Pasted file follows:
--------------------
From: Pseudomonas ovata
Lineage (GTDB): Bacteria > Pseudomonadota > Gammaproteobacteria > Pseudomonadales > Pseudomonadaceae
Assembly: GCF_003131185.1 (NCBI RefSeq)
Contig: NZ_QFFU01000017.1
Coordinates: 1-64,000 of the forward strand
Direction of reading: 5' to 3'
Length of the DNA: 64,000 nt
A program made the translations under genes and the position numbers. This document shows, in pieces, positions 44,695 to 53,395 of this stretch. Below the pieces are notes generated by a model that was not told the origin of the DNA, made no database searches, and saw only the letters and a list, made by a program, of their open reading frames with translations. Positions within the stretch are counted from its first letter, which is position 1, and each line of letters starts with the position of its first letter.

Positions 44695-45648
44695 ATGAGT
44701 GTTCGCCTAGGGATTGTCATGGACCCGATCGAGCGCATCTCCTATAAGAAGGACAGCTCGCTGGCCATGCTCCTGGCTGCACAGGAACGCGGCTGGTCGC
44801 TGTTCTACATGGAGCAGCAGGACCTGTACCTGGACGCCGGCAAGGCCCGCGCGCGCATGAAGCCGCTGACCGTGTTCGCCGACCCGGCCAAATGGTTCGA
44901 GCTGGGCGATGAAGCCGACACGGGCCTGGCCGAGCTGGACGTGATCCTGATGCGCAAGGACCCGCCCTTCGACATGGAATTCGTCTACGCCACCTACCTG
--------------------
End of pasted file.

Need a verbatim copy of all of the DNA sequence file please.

From: Pseudomonas ovata
Lineage (GTDB): Bacteria > Pseudomonadota > Gammaproteobacteria > Pseudomonadales > Pseudomonadaceae
Assembly: GCF_003131185.1 (NCBI RefSeq)
Contig: NZ_QFFU01000017.1
Coordinates: 1-64,000 of the forward strand
Direction of reading: 5' to 3'
Length of the DNA: 64,000 nt
A program made the translations under genes and the position numbers. This document shows, in pieces, positions 44,695 to 53,395 of this stretch. Below the pieces are notes generated by a model that was not told the origin of the DNA, made no database searches, and saw only the letters and a list, made by a program, of their open reading frames with translations. Positions within the stretch are counted from its first letter, which is position 1, and each line of letters starts with the position of its first letter.

Positions 44695-45648
44695 ATGAGT
44701 GTTCGCCTAGGGATTGTCATGGACCCGATCGAGCGCATCTCCTATAAGAAGGACAGCTCGCTGGCCATGCTCCTGGCTGCACAGGAACGCGGCTGGTCGC
44801 TGTTCTACATGGAGCAGCAGGACCTGTACCTGGACGCCGGCAAGGCCCGCGCGCGCATGAAGCCGCTGACCGTGTTCGCCGACCCGGCCAAATGGTTCGA
44901 GCTGGGCGATGAAGCCGACACGGGCCTGGCCGAGCTGGACGTGATCCTGATGCGCAAGGACCCGCCCTTCGACATGGAATTCGTCTACGCCACCTACCTG